Tuesday, September 08, 2009

Donut Review: Toffee For Your Coffee

Last week Dunkin’ released Toffee For Your Coffee, the winning donut in the megachain’s recent "Create Dunkin's Next Donut" contest. Mrs. Blognut and I are still bummed about losing. Not even top ten!

TFYC is in participating locations through October 6th and over the weekend I scored one from my local store in Carroll Gardens. Considering the bleak state of post-trans-fat Dunkin’ (less flavor, oily residue, etc) and their continued rebranding as a flatbread sandwich shop, the new donut isn’t bad.

The body is a sour cream cake dough. Mine was super soft with a hint of cinnamon and it seemed denser than other DD cake donuts. This might have something to do with the sour cream. I actually thought I detected a mild sourness, but this could’ve been my brain making stuff up and fixating on an ingredient it generally associates with potato skins. On top was a thin layer of see-through glaze for a sugary sweet foundation, but this was mostly eclipsed by toasty toffee and milk chocolate courtesy of the star ingredient: chopped Heath Bar. I’ve never actually had a Heath Bar because I find candy that doesn’t involve peanut butter displeasing. But I think I could get behind Heath. (Side note: most underrated candy bar = 5th Avenue)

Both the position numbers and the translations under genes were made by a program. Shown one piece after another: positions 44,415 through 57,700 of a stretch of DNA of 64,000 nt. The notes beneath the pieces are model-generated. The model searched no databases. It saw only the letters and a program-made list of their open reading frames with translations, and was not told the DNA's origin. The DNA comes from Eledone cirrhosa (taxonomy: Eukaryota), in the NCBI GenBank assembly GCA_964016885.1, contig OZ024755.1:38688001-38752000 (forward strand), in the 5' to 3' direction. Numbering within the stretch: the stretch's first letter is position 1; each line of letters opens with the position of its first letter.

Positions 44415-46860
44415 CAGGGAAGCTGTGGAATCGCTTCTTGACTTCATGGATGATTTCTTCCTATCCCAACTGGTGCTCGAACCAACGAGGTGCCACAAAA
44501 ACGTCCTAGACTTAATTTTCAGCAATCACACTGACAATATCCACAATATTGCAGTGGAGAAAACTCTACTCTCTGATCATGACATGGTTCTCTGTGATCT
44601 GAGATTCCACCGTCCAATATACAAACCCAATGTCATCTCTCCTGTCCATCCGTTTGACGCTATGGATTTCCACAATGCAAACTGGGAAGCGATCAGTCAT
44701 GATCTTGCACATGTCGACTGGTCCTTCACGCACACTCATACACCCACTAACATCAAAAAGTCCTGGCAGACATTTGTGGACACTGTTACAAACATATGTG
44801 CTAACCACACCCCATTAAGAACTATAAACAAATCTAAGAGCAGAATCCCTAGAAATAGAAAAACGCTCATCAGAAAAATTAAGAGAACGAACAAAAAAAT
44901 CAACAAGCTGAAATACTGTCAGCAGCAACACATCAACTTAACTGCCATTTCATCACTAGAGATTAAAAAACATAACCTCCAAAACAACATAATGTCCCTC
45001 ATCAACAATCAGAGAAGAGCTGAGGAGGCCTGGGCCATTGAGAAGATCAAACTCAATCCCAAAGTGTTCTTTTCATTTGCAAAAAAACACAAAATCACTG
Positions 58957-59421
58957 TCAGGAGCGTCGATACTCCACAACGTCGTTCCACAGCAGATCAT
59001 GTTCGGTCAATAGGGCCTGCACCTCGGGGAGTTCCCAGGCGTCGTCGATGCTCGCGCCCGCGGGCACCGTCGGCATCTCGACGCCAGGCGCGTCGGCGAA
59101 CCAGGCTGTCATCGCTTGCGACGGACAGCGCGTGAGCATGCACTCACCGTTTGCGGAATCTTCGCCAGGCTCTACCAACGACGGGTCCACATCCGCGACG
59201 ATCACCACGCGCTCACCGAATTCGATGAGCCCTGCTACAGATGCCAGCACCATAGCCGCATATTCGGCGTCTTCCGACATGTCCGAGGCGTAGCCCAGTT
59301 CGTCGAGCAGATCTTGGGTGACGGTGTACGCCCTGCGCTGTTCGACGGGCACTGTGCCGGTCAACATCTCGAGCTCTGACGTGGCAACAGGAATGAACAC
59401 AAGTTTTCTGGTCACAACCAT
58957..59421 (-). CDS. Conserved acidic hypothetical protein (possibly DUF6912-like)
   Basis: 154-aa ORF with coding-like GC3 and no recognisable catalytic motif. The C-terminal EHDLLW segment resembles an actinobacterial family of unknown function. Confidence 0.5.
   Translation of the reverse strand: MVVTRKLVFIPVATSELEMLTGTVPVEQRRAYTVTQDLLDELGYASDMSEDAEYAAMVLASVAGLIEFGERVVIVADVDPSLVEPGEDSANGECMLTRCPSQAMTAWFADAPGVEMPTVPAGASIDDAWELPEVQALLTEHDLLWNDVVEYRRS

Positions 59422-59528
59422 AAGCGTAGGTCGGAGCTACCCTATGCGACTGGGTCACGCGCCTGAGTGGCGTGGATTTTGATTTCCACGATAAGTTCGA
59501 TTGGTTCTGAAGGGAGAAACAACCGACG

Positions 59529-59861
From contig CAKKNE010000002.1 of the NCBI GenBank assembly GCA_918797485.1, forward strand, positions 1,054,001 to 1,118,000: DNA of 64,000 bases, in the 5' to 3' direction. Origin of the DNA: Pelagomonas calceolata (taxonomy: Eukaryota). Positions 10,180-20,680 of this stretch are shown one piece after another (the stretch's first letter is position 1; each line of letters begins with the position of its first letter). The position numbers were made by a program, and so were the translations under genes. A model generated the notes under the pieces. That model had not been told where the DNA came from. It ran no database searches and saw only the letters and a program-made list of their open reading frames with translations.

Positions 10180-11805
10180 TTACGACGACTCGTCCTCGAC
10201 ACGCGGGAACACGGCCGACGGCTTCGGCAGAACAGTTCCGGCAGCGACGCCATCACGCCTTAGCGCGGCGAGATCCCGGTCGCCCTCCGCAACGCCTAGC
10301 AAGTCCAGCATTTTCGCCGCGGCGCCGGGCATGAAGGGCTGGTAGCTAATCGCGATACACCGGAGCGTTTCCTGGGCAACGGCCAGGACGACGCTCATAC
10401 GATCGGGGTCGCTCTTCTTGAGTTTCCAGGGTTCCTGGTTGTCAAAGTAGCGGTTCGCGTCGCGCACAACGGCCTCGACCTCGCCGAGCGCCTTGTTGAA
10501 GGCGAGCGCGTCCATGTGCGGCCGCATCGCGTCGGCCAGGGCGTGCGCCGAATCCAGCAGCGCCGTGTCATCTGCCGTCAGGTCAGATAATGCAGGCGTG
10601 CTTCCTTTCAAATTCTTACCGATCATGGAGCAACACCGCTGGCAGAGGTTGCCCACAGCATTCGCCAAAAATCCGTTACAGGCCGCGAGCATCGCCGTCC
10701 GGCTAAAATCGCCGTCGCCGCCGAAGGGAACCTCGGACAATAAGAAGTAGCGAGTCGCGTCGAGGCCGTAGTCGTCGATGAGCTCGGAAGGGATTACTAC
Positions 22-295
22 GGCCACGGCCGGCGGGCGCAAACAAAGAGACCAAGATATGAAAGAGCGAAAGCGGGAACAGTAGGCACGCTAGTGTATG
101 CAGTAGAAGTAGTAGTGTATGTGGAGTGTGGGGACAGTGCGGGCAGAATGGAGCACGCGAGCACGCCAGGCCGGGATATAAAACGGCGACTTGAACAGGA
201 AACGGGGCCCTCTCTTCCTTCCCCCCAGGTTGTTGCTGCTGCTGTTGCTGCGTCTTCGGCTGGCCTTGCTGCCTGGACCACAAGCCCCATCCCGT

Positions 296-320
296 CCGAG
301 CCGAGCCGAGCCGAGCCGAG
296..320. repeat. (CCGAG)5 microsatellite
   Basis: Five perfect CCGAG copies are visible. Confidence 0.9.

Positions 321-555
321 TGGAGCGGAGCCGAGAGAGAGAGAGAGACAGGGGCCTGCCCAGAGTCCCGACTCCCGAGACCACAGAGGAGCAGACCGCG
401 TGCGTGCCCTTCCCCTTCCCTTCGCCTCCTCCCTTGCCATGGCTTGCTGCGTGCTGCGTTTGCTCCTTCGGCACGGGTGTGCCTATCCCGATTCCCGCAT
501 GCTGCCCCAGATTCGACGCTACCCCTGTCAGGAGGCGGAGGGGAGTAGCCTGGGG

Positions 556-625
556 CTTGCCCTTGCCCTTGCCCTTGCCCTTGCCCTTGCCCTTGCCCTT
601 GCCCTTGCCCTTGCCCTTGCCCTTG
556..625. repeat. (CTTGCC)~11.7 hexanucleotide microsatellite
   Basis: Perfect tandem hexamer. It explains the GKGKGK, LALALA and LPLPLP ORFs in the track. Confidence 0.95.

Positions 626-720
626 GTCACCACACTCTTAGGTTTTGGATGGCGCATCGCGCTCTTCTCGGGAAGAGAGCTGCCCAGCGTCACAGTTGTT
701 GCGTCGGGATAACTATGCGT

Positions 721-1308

A new Dunkin’ donut always calls for my DD coffee mug, which I break out exclusively for Dunkin' occasions. It’s big and wide and holds lots of coffee. And TFYC is actually a perfect dunking donut. It’s firm and dense enough to absorb the coffee with out falling apart or leaving soggy crumbs behind. And a hot cup of bold, chocolaty black – in my case, Stumptown Hair Bender – works great with the rich toffee and chocolate flavors. Action shot: